17. ^ Wiktor, Christian L. (1998). Multilateral Treaty Calendar, 1648–1995. The Hague: Kluwer Law International. p. 342. ISBN 978-90-411-0584-4. 
  18. ^ "Plain Talking By President In His New Book". Brooklyn Daily Eagle. April 12, 1934. p. 4. 
  19. ^ Speck, Eugene (April 14, 1934). "Insull as U.S. Prisoner Sails for Trial Here". Chicago Daily Tribune. p. 1. 
  20. ^ "Divorce Ends Talmadge and Schenck Knot". Chicago Daily Tribune. April 15, 1934. p. 1. 
  21. ^ "Italian Rulers Open New City Born in Swamp". Chicago Daily Tribune. April 16, 1934. p. 4. 
  22. ^ "Raid Near Paris Bares Secret Trotzky Home". Chicago Daily Tribune. April 16, 1934. p. 1. 
  23. ^ Mercer, Derrik (1989). Chronicle of the 20th Century. London: Chronicle Communications Ltd. p. 439. ISBN 978-0-582-03919-3. 
  24. ^ Steele, John (April 18, 1934). "Economies Bring Britain Relief; Taxes Reduced". Chicago Daily Tribune. p. 6. 
  25. ^ Wilson, Susan (2003). Boston Sites and Insights: An Essential Guide to Historic Landmarks in and around Boston. Boston: Beacon Press. p. 152. ISBN 978-0-8070-7135-9. 
  26. ^ "Tageseinträge für 18. April 1934". chroniknet. Retrieved June 29, 2015. 
  27. ^ "France Charges Trotsky with Plot to Set Up Dictatorship". Chicago Daily Tribune. April 19, 1934. p. 2. 
  28. ^ "1934". MusicAndHistory. Archived from the original on August 28, 2012. Retrieved June 29, 2015. 
  29. ^ "Austria Sends Jailed Socialists to Prison Camp 'Indefinitely'". Chicago Daily Tribune. April 20, 1934. p. 14. 
  30. ^ "Boston Marathon Yearly Synopses (1897–2013)". John Hancock Financial. Retrieved June 29, 2015.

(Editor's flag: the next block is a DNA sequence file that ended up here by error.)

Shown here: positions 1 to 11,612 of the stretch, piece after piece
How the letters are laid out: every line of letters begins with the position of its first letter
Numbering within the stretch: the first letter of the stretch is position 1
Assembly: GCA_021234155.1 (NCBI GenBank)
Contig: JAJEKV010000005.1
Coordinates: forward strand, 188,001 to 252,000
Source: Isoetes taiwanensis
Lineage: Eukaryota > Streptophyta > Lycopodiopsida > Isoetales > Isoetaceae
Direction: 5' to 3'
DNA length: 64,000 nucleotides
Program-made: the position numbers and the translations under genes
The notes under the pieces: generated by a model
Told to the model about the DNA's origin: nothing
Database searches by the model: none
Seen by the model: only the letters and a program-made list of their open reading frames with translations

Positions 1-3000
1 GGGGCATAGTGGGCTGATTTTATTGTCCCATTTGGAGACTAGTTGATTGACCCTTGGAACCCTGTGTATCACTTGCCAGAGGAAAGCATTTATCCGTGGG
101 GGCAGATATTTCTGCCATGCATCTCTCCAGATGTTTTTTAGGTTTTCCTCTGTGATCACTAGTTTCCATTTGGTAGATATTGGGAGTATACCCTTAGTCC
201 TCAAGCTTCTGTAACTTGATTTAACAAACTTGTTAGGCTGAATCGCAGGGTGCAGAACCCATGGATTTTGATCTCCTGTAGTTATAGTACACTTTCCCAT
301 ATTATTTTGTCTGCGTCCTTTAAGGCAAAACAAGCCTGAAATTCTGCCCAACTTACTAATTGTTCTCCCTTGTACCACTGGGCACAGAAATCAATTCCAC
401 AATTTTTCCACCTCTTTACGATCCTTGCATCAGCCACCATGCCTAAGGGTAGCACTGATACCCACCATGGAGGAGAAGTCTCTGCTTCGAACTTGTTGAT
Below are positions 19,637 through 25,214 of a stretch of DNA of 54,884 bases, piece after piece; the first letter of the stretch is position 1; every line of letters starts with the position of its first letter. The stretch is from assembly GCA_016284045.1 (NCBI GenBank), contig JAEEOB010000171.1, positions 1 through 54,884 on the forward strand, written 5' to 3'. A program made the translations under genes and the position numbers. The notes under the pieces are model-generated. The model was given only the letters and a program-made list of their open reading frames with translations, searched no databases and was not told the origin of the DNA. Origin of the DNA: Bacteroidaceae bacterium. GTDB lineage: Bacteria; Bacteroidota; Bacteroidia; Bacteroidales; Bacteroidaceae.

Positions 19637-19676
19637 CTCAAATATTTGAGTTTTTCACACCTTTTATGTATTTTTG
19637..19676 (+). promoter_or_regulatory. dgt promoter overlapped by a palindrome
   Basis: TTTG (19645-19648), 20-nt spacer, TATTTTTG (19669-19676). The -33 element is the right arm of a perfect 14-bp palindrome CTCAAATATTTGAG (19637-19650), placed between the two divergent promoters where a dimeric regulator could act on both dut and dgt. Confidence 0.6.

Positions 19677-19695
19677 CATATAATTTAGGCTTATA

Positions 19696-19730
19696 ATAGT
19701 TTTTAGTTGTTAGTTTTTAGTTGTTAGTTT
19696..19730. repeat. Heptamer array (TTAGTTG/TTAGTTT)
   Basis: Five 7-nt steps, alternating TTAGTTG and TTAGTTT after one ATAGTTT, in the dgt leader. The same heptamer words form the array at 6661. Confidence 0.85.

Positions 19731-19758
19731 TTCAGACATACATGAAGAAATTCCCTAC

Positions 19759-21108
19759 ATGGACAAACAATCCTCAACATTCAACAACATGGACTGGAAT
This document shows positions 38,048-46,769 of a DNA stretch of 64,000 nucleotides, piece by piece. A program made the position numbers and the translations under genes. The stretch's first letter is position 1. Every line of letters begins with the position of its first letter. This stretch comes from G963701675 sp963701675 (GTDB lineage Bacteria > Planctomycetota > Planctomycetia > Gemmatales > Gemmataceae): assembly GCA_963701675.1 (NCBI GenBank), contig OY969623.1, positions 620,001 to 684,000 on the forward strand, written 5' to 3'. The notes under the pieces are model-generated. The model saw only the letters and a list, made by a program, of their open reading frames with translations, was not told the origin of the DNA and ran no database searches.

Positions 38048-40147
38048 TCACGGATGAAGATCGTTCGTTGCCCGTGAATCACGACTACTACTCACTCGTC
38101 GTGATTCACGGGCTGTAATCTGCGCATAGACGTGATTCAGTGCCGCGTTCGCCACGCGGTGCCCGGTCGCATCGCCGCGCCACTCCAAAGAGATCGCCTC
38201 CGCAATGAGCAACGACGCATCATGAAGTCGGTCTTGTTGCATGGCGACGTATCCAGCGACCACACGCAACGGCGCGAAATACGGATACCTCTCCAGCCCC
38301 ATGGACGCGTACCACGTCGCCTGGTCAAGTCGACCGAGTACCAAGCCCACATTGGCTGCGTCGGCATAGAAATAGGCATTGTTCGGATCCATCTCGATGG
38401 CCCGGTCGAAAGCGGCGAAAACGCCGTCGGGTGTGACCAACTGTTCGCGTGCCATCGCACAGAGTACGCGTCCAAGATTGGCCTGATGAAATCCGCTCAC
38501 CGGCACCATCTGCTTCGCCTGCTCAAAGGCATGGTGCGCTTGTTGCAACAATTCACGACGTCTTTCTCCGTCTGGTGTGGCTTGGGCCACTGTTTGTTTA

31. ^ Reid, John Howard (2005). Your Colossal Main Feature Plus Full Support Program. p. 165. ISBN 978-1-4116-2909-7. 
  32. ^ Manvell, Roger; Fraenkel, Heinrick (2011). Goering: The Rise and Fall of the Notorious Nazi Leader. Skyhorse Publishing. p. 108. ISBN 978-1-84832-600-2. 
  33. ^ "The Broadway Parade". Film Daily. New York: Wid's Films and Film Folk, Inc.: 6 April 16, 1934. 
  34. ^ "150 Miners Die in Blast; 250 Trapped in Pit". Chicago Daily Tribune. April 22, 1934. p. 2. 
  35. ^ Blake, Matt (August 3, 2012). "'The most convincing Nessie photograph ever': Skipper claims to have finally found proof that Loch Ness Monster exists". Daily Mail. Retrieved June 29, 2015. 
  36. ^ a b "April 1934". JohnDillinger.com. Retrieved June 29, 2015. 
  37. ^ "Double Tracked Tunnel 12 Miles Long Put in Use". Chicago Daily Tribune. April 23, 1934. p. 9. 
  38. ^ "Tageseinträge für 23. April 1934". chroniknet. Retrieved June 29, 2015. 
  39. ^ "Spain's Cabinet Quits; Nation Placed in "State of Alarm"". Chicago Daily Tribune. April 26, 1934. p. 2. 
  40. ^ "Find Kidnaped Girl in Cave". Chicago Daily Tribune. May 15, 1934. p. 1. 
  41. ^ "Avert Railway Strike; Reach Accord on Pay". Chicago Daily Tribune. April 27, 1934. p. 1. 
  42. ^ Schultz, Sigrid (April 28, 1934). "German Foreign Chief Charges France Ruined Plan to Disarm". Chicago Daily Tribune. p. 11. 
  43. ^ Darrah, David (April 29, 1934). "King of Italy Backs Big Army to Prevent War". Chicago Daily Tribune. p. 1. 
  44. ^ Schultz, Sigrid (April 30, 1934). "Nazis Ban Three Catholic Papers in Youth Row". Chicago Daily Tribune. p. 10. 
  45. ^ "Democracy Dies in Austria; Diet Ends Existence". Chicago Daily Tribune. May 1, 1934. p. 12.